Business and related subjects (such as the ‘FAME’ group – finance, accounting, management and economics) are among the most popular fields of study at universities worldwide, particularly at graduate level. You might have some vague ideas about why this is the case – business graduates are in high demand worldwide, business touches on pretty much every aspect of modern human society, careers with a business degree are diverse and often highly paid – and these assumptions are likely to be largely true.
But if you’re still not quite convinced, here’s a deeper exploration of the question, ‘Why study business?’
First, it’s important to recognize that there are many different types of business degrees to choose from, offering different specializations and benefits, and applicable to people at different stages of development and with very different career goals.
Types of business degrees
The term ‘business degrees’ is typically understood to include a fairly wide group of courses, some highly specialized and others more interdisciplinary; some more academic and others primarily focused on practical professional development. You can categorize types of business degrees by level (ie. undergraduate, graduate, professional), and also by subject focus. Some of the areas of study likely to be covered by different types of business degrees, either directly or as supplementary elements, include:
Human resource management
Quantitative techniques (mathematics)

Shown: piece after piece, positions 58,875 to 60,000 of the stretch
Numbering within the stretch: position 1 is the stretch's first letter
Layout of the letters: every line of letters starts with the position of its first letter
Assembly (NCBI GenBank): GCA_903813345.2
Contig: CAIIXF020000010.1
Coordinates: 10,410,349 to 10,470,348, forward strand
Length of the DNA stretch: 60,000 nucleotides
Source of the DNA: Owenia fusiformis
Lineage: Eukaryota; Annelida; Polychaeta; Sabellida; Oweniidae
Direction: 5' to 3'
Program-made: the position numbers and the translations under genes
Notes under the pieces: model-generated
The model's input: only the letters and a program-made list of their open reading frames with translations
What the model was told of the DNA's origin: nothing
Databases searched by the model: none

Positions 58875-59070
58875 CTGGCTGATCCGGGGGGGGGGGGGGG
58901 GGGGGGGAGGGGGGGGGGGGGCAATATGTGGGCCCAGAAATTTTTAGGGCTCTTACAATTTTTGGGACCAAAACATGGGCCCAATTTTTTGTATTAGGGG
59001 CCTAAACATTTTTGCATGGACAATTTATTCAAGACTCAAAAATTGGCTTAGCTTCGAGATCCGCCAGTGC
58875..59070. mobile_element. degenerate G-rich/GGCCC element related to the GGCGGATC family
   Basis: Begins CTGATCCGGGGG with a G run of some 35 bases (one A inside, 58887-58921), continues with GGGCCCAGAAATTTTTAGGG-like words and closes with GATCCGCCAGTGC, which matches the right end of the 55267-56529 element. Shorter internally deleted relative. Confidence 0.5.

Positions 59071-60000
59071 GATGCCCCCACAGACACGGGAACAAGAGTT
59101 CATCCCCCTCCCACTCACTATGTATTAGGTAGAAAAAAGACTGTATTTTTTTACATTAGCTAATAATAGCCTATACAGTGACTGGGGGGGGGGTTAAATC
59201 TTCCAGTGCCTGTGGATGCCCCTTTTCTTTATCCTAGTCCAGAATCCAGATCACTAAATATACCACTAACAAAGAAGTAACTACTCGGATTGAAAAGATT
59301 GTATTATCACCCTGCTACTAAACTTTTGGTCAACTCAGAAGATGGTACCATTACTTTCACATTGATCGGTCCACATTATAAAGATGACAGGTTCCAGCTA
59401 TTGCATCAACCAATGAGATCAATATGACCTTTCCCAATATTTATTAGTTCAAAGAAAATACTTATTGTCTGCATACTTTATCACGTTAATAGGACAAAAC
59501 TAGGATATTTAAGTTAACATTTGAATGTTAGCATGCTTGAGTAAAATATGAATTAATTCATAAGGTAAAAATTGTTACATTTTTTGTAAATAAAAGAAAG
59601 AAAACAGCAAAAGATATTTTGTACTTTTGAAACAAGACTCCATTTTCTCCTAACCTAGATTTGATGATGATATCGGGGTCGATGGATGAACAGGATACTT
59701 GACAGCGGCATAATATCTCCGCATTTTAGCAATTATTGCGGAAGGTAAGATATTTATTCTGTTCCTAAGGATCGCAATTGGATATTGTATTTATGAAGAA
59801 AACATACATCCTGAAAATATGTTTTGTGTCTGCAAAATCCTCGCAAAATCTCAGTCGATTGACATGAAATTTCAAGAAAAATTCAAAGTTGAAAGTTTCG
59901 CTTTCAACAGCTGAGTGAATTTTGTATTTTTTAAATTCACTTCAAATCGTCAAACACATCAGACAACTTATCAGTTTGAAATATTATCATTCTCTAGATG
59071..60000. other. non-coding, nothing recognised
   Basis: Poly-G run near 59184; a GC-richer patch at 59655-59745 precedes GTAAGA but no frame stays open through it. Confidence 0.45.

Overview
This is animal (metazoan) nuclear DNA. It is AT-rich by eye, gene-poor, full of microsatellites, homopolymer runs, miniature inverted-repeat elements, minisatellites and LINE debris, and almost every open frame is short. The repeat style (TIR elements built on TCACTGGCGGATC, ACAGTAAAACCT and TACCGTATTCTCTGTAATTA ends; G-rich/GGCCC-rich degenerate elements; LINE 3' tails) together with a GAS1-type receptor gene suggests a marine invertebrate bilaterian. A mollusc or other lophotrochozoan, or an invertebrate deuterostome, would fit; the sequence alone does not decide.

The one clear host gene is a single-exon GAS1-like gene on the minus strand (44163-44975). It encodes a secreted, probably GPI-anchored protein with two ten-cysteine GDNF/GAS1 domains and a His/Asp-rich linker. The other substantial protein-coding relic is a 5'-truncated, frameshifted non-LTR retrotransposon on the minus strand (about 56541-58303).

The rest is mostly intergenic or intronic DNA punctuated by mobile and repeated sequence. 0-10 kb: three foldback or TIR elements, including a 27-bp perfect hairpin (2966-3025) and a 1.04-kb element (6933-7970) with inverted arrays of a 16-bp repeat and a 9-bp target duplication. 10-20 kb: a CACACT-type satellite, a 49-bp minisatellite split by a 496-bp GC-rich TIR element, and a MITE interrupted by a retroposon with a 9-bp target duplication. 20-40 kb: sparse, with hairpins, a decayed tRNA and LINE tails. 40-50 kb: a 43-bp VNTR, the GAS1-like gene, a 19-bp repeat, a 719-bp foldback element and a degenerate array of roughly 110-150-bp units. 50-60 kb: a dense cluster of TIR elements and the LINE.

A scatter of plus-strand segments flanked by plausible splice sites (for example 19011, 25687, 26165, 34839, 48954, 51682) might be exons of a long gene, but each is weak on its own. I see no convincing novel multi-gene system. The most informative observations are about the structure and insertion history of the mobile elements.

At undergraduate level, and on some graduate-level business degrees, students are able to gain a foundation in many of these aspects of the business world, before choosing a specialization. From master’s level onwards, it’s more usual for business degrees to be focused on a particular aspect of business, though there may still be a lot of flexibility for students to shape the course to match their own interests. Meanwhile MBA (Master of Business Administration) and Executive MBA programs are targeted at those who have already gained significant professional experience, and typically have more of a focus on professional development.
Whichever level you study business at, and whatever field of specialization you choose, you can expect all types of business degrees to have a strong emphasis on the practical application of theory, through the use of case studies, problem-solving tasks, project and team work, and often also internships and placement schemes.
Careers with a business degree
The combination of academic challenge and practical focus makes the prospect of studying a business degree highly appealing for those attracted to the competitive yet collaborative learning environment offered by many business schools and departments. But for most people, the answer to the question ‘Why study business?’ is best answered by reference to possible careers with a business degree.
Business graduates go on to work in myriad different sectors, and not all of them are those you would typically associate with business in general. More obvious careers with a business degree include roles in accounting and finance departments, which take in large numbers of business degree graduates. Other sectors with high demand for business graduates include marketing and advertising, as well as retail, sales, human resources and business consultancy. The diversity and plenitude of careers with a business degree underlies the subject’s appeal for many students.
If you’re unsure of how to start developing your career after graduation, you may consider joining one of the many graduate training schemes which many large and international companies run. These often allow graduates to spend time completing traineeships in different parts of the business, and often different regions of the world, before opting for a particular career track to pursue.